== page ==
Mungmunpuntipantip and Wiwanitki mentioned the issue of cross-contamination and inaccuracy of monkeypox virus tests and the need for good specimen collection methods. In light of these issues, they stressed the necessity to consider atypical symptoms. The authors of the present correspondence indicated that the accreditation and assessment of monkeypox testing laboratories are vital to ensure accurate results and prevent contamination of samples.

Lastly, Mungmunpuntipantip and Wiwanitki referred to smallpox infections and argued that there is negligible evidence of vertical transmission from mother to fetus. They added that the size of the monkeypox virus makes it unlikely to be able to pass through the placenta.

In response, the authors discussed the detection of monkeypox viral deoxyribonucleic acid (DNA) in lesions on the fetus and the placenta during birth using real-time polymerase chain reaction (rt-PCR). Furthermore, they added that the absence of evidence on vertical transmission could be due to socioeconomic hurdles to scientific publishing from countries where the disease was previously endemic.


To summarize, in this correspondence, the authors addressed the critique by Mungmunpuntipantip and Wiwanitki to their previous clinical opinion piece on assessing and managing the risks of monkeypox in pregnant women. The authors reinforced the need for more studies on asymptomatic occurrences of monkeypox to understand the role of carriers in the spread of the disease. Additionally, they cautioned obstetricians to recognize signs of neurological manifestations of monkeypox.

While the problem of cross-contaminations can be addressed with stringent assessments of testing facilities, the authors stated that the risk of vertical transmission of monkeypox could not be dismissed. The correspondence referred to possible pathogenic mechanisms of intrauterine viral transmission.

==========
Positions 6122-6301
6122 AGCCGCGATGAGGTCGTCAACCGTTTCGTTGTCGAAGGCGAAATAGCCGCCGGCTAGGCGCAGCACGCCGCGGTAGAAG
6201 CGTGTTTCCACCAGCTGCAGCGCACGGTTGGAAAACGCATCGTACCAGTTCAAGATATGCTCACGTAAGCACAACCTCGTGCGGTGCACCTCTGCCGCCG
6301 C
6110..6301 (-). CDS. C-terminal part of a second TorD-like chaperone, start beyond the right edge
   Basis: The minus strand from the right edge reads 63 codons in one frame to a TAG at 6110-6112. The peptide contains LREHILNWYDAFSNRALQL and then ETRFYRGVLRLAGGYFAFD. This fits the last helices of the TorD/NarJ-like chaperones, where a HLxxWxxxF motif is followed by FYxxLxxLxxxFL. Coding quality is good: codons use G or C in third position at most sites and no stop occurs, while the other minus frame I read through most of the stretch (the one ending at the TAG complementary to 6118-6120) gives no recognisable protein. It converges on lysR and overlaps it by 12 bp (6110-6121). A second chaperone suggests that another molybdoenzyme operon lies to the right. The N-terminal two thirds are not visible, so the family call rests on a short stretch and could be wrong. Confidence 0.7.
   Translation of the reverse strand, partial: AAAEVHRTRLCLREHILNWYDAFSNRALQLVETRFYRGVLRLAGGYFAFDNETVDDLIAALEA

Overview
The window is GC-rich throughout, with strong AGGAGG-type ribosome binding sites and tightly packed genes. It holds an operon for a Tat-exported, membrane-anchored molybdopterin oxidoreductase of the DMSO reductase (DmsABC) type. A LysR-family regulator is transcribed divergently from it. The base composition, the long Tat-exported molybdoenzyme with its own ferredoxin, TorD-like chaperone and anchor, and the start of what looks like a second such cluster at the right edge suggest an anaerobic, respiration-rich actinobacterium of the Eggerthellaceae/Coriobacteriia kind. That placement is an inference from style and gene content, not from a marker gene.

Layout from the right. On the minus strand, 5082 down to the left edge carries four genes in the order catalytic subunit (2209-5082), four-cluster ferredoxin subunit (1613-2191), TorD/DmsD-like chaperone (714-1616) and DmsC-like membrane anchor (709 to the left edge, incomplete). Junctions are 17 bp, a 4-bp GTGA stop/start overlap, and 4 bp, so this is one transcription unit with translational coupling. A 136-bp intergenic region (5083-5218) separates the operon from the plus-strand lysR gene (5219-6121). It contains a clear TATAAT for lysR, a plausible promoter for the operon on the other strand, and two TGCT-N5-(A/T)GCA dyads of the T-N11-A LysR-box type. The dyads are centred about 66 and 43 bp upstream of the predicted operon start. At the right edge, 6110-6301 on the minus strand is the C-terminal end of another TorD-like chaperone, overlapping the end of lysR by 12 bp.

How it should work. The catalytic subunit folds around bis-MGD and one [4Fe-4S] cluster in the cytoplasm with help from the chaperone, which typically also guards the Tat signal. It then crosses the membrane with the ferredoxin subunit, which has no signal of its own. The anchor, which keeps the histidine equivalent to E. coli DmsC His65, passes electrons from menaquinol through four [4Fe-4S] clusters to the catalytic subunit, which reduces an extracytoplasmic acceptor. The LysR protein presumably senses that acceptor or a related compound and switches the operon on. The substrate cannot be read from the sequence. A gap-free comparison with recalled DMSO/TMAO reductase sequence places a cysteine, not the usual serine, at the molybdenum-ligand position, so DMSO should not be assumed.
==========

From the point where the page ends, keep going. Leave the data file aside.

They concluded by stating that there is strong evidence of the adverse outcomes of monkeypox in pregnant women, including miscarriage, preterm births, and congenital infections, and it poses a significant risk to the fetus and the mother.

Journal references:
Dr. Chinta Sidharthan

Written by

Dr. Chinta Sidharthan

Chinta Sidharthan is a writer based in Bangalore, India. Her academic background is in evolutionary biology and genetics, and she has extensive experience in scientific research, teaching, science writing, and herpetology. Chinta holds a Ph.D. in evolutionary biology from the Indian Institute of Science and is passionate about science education, writing, animals, wildlife, and conservation. For her doctoral research, she explored the origins and diversification of blindsnakes in India, as a part of which she did extensive fieldwork in the jungles of southern India. She has received the Canadian Governor General’s bronze medal and Bangalore University gold medal for academic excellence and published her research in high-impact journals.